this is such a disappointment, and it's not the filmmakers' faults. rocky is so clearly a james dean part, and while paul newman's performance isn't bad, it's just so hard to watch this without thinking that he's just not right for the role. he does this hard brooklyn accent and has this slouched delinquent posture, and perhaps it's just because it's his first ever leading role and second ever movie, but the whole thing comes off as forced, whereas if james dean had lived to play this part he would have brought a more natural, fluid energy with a wider range of physicality and expression. again, there's nothing anyone involved with making this can do about the fact that paul…
Starring Paul Newman in one of his most interesting performances, Robert Wise's Somebody Up There Likes Me is a haunting piece of cinema.
Newman wasn't the first choice for the career-making part of the rash and real-life champion Rocky Graziano. It's just impossible to think of James Dean as a more suitable actor, though. Come to think of it, perhaps not even Brando himself had pulled it off better than Newman, who made Somebody Up There Likes Me in Brando's shadow.
The picture also showcases the gift of director Wise for social commentary and, ultimately, human comedy. Good boxing movies are always gritty and noirish, but not nearly often as sensitive as this one. Featuring a rare mixture of well-balanced…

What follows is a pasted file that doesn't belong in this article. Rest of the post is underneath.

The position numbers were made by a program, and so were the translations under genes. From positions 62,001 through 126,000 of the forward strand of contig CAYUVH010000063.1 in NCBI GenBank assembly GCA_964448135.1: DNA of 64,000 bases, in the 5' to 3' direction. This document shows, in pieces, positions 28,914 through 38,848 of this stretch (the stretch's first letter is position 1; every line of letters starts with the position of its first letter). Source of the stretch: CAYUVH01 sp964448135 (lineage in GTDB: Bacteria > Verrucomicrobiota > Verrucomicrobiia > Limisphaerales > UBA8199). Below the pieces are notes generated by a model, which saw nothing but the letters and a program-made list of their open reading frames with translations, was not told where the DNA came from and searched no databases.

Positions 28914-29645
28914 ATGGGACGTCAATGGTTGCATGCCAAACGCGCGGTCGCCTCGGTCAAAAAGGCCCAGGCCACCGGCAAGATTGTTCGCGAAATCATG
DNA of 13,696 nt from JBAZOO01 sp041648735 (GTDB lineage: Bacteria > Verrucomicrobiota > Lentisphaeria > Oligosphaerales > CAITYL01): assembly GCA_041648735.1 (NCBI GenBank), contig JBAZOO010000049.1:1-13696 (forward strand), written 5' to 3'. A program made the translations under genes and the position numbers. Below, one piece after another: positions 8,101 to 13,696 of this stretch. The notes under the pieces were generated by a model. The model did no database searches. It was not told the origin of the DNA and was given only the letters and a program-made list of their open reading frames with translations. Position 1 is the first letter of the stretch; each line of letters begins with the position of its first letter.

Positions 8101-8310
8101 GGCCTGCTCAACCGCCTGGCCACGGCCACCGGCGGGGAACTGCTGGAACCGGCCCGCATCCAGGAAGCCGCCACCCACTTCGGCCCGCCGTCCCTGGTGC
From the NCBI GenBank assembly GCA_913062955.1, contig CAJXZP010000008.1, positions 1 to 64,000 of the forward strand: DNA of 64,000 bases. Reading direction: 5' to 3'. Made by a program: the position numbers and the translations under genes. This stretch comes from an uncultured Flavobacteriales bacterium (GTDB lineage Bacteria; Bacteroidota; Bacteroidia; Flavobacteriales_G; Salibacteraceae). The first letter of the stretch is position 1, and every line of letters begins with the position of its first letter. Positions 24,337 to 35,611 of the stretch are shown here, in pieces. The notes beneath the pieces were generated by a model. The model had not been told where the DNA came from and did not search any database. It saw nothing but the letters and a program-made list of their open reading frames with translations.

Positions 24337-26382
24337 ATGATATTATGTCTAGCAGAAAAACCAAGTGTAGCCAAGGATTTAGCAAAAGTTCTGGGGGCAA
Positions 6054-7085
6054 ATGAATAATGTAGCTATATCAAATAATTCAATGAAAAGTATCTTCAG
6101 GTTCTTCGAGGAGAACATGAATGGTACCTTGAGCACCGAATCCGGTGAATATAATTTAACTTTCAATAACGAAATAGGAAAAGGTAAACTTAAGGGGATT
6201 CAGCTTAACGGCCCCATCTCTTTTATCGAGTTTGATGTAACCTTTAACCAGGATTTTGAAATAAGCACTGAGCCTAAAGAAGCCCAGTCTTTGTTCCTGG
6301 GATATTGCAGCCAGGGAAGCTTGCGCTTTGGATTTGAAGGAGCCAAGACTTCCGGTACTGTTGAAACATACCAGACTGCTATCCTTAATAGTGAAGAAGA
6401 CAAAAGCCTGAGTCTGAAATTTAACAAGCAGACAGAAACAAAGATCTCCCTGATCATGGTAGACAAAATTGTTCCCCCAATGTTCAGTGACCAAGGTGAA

The film which catapulted Paul Newman to stardom after the untimely death of James Dean. Robert Wise directs, with Pier Angeli in support. You can see Newman's star quality shine through in this story about the life of boxer Rocky Graziano. And if you pay attention, you'll see another movie legend making his first appearance, in a checked shirt, wielding a knife. He isn't credited, but he's recognisably Steve McQueen.
I ain’t no good, I never will be. Everybody knows it. Why don’t you give up on me, will you?
Rocky, a young man turned hard by a cruel childhood and a difficult life, grows to utilise his fiery emotions into a talent with boxing. Based on a real boxer, this is, essentially, the first real ‘Rocky’ film, and it’s damn good too. While Newman’s Italian accent is none at all the best and sometimes just slips entirely and his constant swaggering might seem hammy at times, he really gives such a passionate performance that it’s hard not to enjoy watching him explode in every other scene. The movie is long and in depth and shows many different times in…